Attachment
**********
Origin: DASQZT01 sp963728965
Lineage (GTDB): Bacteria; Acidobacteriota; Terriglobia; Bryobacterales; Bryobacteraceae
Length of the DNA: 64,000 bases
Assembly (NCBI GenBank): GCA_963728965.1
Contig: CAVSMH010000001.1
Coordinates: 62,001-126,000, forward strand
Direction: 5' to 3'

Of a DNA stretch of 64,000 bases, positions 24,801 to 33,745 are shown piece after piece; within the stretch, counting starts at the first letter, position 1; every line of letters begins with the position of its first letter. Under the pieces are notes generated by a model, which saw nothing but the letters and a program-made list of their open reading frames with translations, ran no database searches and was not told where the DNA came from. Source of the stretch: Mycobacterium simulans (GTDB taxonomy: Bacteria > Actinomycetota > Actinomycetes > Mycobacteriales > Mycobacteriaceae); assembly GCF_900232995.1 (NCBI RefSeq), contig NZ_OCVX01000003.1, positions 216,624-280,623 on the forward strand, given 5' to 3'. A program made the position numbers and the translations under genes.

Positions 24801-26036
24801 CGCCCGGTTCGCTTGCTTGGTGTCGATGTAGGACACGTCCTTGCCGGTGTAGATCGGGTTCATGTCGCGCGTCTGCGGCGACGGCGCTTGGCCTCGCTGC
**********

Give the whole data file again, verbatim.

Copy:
Origin: DASQZT01 sp963728965
Lineage (GTDB): Bacteria; Acidobacteriota; Terriglobia; Bryobacterales; Bryobacteraceae
Length of the DNA: 64,000 bases
Assembly (NCBI GenBank): GCA_963728965.1
Contig: CAVSMH010000001.1
Coordinates: 62,001-126,000, forward strand
Direction: 5' to 3'

Of a DNA stretch of 64,000 bases, positions 24,801 to 33,745 are shown piece after piece; within the stretch, counting starts at the first letter, position 1; every line of letters begins with the position of its first letter. Under the pieces are notes generated by a model, which saw nothing but the letters and a program-made list of their open reading frames with translations, ran no database searches and was not told where the DNA came from. Source of the stretch: Mycobacterium simulans (GTDB taxonomy: Bacteria > Actinomycetota > Actinomycetes > Mycobacteriales > Mycobacteriaceae); assembly GCF_900232995.1 (NCBI RefSeq), contig NZ_OCVX01000003.1, positions 216,624-280,623 on the forward strand, given 5' to 3'. A program made the position numbers and the translations under genes.

Positions 24801-26036
24801 CGCCCGGTTCGCTTGCTTGGTGTCGATGTAGGACACGTCCTTGCCGGTGTAGATCGGGTTCATGTCGCGCGTCTGCGGCGACGGCGCTTGGCCTCGCTGC